Archpaladin Zousha wrote:
One thing that sort of confuses me about lifepaths. Can a character GAIN a lifepath due to in game events? Say a character starts as a commoner, but does a valorous act and earns a boon from his king, and he asks to be knighted. Do they gain a new lifepath for this event? Or is it once a miller always a miller, and if you want to become a prince or an Etharch at some point in the game, you have to HAVE those lifepaths before you start adventuring? How does the game handle a person becoming king by his own hand?
As I understand the system, lifepaths are purely used in character generation. Once you actually start playing the game, you gain all further skills and traits, etc. through tests and Artha (i.e. gaining experience). The idea is that lifepaths describe what happened to your character before the story; once the story starts, you decide what happens by playing it out.
I suppose you could conceivably add on additional lifepaths later on as a way of indicating "downtime", like for instance if there were a several-year gap between adventures, but that's not what they're designed to do.
Archivist archetype. The Bard is an elderly academic who's adventuring because he lost his tenure position (Why? Did he cheat? Does he have enemies? Plot hooks!). He's got tons of Knowledge skills and diplomacy, but not much else. Super high charisma for his spell save DCs, and his specialty is Perform (Oratory) and the Lamentable Belaborment bardic performance.
My wife got all the Burning Wheel books a few months ago. She's REALLY looking forward to running it sometime soon. I'm excited, too -- especially to have someone else run something! :)
I agree with you about the rules, though; it's *not* a rules-light system, even though it's a narrative-driven system. I'm really enjoying studying the system, but it's going to take us quite a while to really get it down, I think.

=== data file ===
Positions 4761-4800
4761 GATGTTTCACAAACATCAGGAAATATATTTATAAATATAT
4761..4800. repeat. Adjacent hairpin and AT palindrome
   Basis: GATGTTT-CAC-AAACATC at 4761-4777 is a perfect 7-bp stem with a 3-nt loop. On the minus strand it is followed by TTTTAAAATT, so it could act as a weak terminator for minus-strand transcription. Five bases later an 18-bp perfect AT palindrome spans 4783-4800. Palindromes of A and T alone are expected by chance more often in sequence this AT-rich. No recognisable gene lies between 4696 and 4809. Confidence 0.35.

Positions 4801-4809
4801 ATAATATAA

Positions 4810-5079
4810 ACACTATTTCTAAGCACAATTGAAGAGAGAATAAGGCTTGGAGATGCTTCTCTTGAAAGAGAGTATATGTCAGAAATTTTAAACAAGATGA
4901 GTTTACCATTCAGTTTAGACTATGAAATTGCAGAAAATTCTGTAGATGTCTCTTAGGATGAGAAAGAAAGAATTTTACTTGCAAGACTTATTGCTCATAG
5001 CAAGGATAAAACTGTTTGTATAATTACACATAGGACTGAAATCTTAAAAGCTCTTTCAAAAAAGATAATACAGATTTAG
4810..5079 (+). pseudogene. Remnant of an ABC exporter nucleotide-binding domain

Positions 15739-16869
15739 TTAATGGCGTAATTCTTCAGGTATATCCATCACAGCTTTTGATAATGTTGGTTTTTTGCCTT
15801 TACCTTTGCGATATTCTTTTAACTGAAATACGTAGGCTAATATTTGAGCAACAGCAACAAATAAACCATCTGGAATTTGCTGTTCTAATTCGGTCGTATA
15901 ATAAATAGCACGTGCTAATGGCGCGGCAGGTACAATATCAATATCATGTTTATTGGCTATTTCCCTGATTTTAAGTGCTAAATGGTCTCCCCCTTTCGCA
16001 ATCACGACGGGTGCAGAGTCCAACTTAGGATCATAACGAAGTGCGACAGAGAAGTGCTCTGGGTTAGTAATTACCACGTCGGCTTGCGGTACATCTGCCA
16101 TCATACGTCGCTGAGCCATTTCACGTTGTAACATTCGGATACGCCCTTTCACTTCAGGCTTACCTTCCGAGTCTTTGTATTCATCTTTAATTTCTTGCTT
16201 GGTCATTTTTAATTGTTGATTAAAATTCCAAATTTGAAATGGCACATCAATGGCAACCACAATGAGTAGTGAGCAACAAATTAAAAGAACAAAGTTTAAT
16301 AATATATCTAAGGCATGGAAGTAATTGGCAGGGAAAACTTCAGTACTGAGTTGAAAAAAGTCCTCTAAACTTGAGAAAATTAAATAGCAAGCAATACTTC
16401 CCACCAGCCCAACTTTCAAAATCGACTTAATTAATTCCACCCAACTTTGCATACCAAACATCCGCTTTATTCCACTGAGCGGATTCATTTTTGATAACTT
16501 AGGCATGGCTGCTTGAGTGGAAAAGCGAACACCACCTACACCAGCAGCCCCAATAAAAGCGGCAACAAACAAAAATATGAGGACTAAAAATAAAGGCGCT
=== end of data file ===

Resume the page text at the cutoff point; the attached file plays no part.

Especially, the "Fight!" system seems like a really fun way to run duels -- but golly if I can get my head around it! :)
There is a wiki that has helped me quite a bit:
About linearity and "railroading":
Ask yourself exactly what is bothering you about the game. Is it the feeling that your PCs don't have any important decisions to make? Is it a feeling that the adventure is only one encounter after another, like a long hallway with monsters lined up in it? :) That's what you should talk to your GM about. There are very good ways to avoid those feelings even in a very linear campaign.
Experienced GMs will tell you that "railroading" isn't actually a problem of adventure design. Nearly all adventures are going to be linear to some extent. They have to be, if they're going to present a coherent story.
"Railroading" is actually a mindset of player perception, caused by clumsy GM behavior. It's the players feeling like they don't have meaningful choices. A good GM can make sure the players never feel this way, no matter how rigorously he structures the plot.
The best way to solve it, of course, is to actually give the players meaningful choices that affect the plot. But sometimes, honestly, this just isn't possible. This is especially true when you're using a published adventure designed by someone else, and it's only going to work if the PCs follow the main plot and do what they're supposed to do.